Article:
The i

October retail footfall has its worst decline for seven years

The i logo The i 11/11/2019 2:01:14
a group of people walking on a city street © Provided by Johnston Publishing Ltd

Retailers are bracing for more pain after one of the worst declines in visits to shopping hubs in seven years, just as another wave of chains draw up plans to cut store numbers or shut up shop altogether.

In October, footfall fell 3.2 per cent compared to the same month a year ago, according to the British Retail Consortium (BRC) and Springboard.

It marked the largest October drop for seven years, with cold and windy weather to blame.

Crowded streets of city centre, Birmingham UK Crowded streets of city centre, Birmingham UK

High streets suffered the most, with footfall down 4.9 per cent, compared with the three-month average decline of 2.8 per cent.

High streets worst-hit

Retail parks, which have tended to hold up better than other shopping locations, also suffered a fall in visitors of 0.5 per cent - the first drop for five months.

Shopping centre footfall was down 2.4 per cent in October.

Shoppers carry their purchases in orange plastic Sainsbury's supermarket store shopping bags as they walk in London on November 7, 2019. - Sainsbury's plunged into a net loss in the first half on costly store closures, the British supermarket said Thursday -- and after it recently failed to merge with Walmart-owned Asda. Sainsbury's chalked up a loss after tax of £38 million ($49 million, 44 million euros) in the 28 weeks to September 21, the retailer said in a trading update. (Photo by Tolga AKMEN / AFP) (Photo by TOLGA AKMEN/AFP via Getty Images) Shoppers carry their purchases in orange plastic Sainsbury's supermarket store shopping bags as they walk in London on November 7, 2019. - Sainsbury's plunged into a net loss in the first half on costly store closures, the British supermarket said Thursday -- and after it recently failed to merge with Walmart-owned Asda. Sainsbury's chalked up a loss after tax of £38 million ($49 million, 44 million euros) in the 28 weeks to September 21, the retailer said in a trading update. (Photo by Tolga AKMEN / AFP) (Photo by TOLGA AKMEN/AFP via Getty Images)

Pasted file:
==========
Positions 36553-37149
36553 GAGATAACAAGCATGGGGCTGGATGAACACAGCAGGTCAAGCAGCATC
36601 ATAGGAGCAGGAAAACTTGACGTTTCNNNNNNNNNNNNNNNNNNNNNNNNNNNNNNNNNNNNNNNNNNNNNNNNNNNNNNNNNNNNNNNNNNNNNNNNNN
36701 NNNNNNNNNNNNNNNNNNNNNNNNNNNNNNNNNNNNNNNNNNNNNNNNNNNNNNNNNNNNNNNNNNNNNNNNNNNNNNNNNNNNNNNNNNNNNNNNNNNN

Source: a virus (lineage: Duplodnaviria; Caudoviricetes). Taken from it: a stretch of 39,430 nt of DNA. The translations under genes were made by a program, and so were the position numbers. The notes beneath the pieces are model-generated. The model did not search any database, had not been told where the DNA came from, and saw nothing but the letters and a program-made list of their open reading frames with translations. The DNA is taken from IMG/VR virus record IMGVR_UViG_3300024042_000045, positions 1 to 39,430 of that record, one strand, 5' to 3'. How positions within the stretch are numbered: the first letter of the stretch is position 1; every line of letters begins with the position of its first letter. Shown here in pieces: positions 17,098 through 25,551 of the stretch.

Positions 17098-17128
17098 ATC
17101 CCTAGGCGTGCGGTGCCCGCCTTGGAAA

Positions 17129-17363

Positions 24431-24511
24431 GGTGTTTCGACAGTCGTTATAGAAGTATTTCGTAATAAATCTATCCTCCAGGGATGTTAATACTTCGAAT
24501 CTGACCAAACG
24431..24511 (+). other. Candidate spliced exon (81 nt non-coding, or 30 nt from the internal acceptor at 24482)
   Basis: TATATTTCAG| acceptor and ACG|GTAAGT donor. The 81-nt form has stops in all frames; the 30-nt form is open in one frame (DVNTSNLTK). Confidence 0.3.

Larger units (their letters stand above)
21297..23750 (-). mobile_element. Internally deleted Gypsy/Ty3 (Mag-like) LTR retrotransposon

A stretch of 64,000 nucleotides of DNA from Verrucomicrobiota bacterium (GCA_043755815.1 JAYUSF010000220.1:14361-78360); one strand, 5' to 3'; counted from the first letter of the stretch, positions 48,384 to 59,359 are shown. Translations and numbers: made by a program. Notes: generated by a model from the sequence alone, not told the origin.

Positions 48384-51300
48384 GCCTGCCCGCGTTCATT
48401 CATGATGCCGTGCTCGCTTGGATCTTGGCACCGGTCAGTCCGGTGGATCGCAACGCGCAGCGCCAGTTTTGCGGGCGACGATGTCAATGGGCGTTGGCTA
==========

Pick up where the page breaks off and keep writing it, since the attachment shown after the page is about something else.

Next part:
Helen Dickinson, chief executive of the BRC, said: "High streets were hit hardest in October, with the wet and wintery weather putting off many consumers from venturing out to the shops.

"Weak consumer demand and Brexit uncertainty have both impacted sales in recent months and this could be further affected by the imminent election campaigning. Nonetheless, retailers will be hoping for footfall to pick up as they enter the all-important Golden Quarter."

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She also called on the next government to help the industry and, in particular, introduce an overhaul to the business rates system.

More woes for retail

The data was released after a horrendous week for the high street, with two well-known retailers going into administration.

A busy high street scene with a couple holding hands and walking past fashion shops A busy high street scene with a couple holding hands and walking past fashion shops

The collapse of Mothercare on Tuesday, which is expected to spell 2,800 job losses, was quickly followed by the pre-pack administration of Mamas & Papas and the immediate loss of 73 jobs on Friday.

Mothercare stores are still trading but will cease operations in the UK altogether in the coming weeks. Meanwhile Mamas & Papas has closed six of its 27 branches and warned another 54 jobs could be at risk in the head office.

Over the weekend, it also emerged that Clintons Cards is plotting at least 66 store closures and will ask for rent cuts on hundreds more after meeting with landlords on Friday.

11. marraskuuta 2019 4:01:14 Categories: RTBF The i info - monde

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